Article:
SI Vault
 
A worldwide roundup of the sports information of the week
August 11, 1958
TRACK & FIELD—AMERICAN MEN, undismayed by 800-meter split-second defeat of Tom Courtney, Olympic champion and world 880-yard record holder, and world-record performance by Poland's Jerzy Chromik in 3,000-meter steeplechase (8:32), outpointed Poles 115-97 before 100,000 in two-day dual meet at Warsaw. Ohio State's Glenn Davis won 400-meter run and 400-meter hurdles, the same double he captured earlier in week in Moscow (SI, Aug. 4). U.S. women, on other hand, lost to favored pony-tailed Polish, 54-52. Tennessee State's Willie White broke her American women's broad jump record with 20-foot 2�-inch leap, Los Angeles' Earlene Brown won discus throw with 159-foot 6?-inch toss.
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August 11, 1958

A Worldwide Roundup Of The Sports Information Of The Week

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SWIMMING—AMATEUR ATHLETIC UNION provided watery graves for three-accepted world records at Topeka's senior women's outdoor swimming championships. Chris von Saltza (SI, July 21) set new mark in 200-meter backstroke with 2:37.4 time, retiring 2:38.5 set by L. de Nijs of the Netherlands. Earlier same day the 14-year-old California star bettered U.S. record for 100-meter freestyle with time of 1:03.5, established herself as fastest American girl swimmer ever. Sylvia Ruuska, 16, youngest member of 1956 U.S. Olympic team, swam 400-meter individual medley in 5:43.7 to beat world standard; and Seattle's Nancy Ramey captured 100-meter butterfly record with 1:10.3.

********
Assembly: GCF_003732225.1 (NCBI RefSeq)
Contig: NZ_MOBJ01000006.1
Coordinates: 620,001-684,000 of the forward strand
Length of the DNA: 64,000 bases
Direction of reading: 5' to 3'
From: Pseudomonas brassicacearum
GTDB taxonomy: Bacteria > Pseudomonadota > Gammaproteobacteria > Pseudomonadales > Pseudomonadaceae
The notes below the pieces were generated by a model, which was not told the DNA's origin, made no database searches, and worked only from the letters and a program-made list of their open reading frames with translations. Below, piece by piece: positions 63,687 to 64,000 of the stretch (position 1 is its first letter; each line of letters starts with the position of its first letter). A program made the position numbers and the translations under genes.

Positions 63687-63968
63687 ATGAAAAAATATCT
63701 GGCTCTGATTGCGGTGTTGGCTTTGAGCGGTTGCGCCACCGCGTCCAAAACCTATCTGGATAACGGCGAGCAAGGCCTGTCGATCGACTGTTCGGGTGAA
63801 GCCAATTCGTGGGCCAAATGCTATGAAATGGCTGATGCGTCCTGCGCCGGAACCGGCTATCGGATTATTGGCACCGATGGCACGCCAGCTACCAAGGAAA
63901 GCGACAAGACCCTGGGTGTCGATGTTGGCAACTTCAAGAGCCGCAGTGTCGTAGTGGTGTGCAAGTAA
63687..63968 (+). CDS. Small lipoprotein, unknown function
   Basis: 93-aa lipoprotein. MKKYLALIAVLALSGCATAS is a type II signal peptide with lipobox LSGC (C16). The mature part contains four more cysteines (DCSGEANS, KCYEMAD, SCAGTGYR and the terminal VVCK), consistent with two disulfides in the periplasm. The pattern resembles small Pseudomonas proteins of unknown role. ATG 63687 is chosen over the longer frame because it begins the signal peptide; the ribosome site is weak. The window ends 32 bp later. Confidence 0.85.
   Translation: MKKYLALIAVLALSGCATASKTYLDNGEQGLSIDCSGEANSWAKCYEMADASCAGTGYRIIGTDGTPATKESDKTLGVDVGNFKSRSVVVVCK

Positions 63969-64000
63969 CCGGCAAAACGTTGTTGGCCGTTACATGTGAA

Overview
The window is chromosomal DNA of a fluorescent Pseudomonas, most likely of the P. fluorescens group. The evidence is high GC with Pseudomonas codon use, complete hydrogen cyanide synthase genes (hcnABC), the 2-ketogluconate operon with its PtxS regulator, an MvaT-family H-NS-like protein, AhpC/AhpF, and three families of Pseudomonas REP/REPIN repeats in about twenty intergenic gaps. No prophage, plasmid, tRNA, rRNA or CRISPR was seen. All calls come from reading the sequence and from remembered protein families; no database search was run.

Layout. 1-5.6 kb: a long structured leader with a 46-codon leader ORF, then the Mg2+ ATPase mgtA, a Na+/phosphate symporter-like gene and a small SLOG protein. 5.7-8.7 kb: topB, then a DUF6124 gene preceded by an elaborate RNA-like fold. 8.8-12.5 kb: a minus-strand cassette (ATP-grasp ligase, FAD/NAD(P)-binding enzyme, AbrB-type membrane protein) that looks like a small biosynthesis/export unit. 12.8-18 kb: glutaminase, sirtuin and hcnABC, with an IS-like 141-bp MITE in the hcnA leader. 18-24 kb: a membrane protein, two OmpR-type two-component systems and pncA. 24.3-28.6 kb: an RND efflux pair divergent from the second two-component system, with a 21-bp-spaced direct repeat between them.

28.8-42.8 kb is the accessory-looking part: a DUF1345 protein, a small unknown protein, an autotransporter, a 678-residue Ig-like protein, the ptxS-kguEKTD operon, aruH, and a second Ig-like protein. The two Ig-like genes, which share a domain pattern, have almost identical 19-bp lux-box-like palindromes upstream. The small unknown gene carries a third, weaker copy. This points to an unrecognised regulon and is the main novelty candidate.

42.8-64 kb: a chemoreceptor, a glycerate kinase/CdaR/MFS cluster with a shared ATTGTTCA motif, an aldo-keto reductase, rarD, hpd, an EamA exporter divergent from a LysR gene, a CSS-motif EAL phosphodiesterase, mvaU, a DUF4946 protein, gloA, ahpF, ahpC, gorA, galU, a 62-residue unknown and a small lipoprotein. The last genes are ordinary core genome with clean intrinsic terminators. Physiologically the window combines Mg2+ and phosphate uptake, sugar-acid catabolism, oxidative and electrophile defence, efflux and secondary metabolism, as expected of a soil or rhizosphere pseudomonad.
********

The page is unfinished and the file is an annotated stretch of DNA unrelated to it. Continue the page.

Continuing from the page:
Murray Rose, Australian Olympic gold medal holder, broke world records for 886—yard and 800-meter freestyle with single 9:13.5 time in Culver City, Calif., bettering Australia's Jon Konrads' mark of 9:14.5 established earlier this year at Melbourne championships.

TENNIS—EARL BUCHHOLZ took junior singles in National Junior and Boys' Championships in Kalamazoo with defeat of fellow St. Louisan Chuck McKinley 6-0, 6-3, 6-3, added title to French and English junior championships.

Ham Richardson, top-seeded in Meadow Club Invitational at Southampton, N.Y., disarmed fellow Davis Cup team member Sam Giammalva, won title 6-4, 4-6, 6-3, 6-1 despite shaky form on last two days.

BOXING—SPIDER WEBB, taking exception to retreat forced upon him by German Middleweight Franz Szuzina, braced long enough to unbottle handful of rights, lay them with authority on opponent's face, send him backing from mid-ring to ropes. With Szuzina near collapse, Webb bore in on open target, was declared winner by TKO in 1:20 of seventh round. Webb, a substitute for injured ex-Champion Gene Fullmer, went into Madison Square Garden 12-to-5 favorite, held only marginal lead going into seventh.

Tony Di Biase, New York University geology major, built up strong lead, was able to absorb late-rounds revival by fellow New Yorker Jimmy Archer to gain unanimous decision in 10-round welterweight match in Manhattan. Despite cuts near both eyes, Archer pressed fight to the last.

GOLF—KEN VENTURI, 27-year-old San Francisco pro who had dominated winter tour but gone winless since March, took early lead and held it despite inspired rallies by Jack Burke, Julius Boros, captured first rich tournament of career, pocketing winner's prize of $9,000 in Chicago Open with 72 hole total of 272.

MILEPOSTS—MARRIED—BOBBY LOCKE, South African golfer four times winner of British Open, and Mary Elizabeth Fenton, Rutland, Vt.; at Guilford, England.

DIED—HAROLD C. RICHARD, 73, New York banker and champion bridge player who chairmaned committee that wrote first rules of contract bridge in 1927; at York Harbor, Maine.

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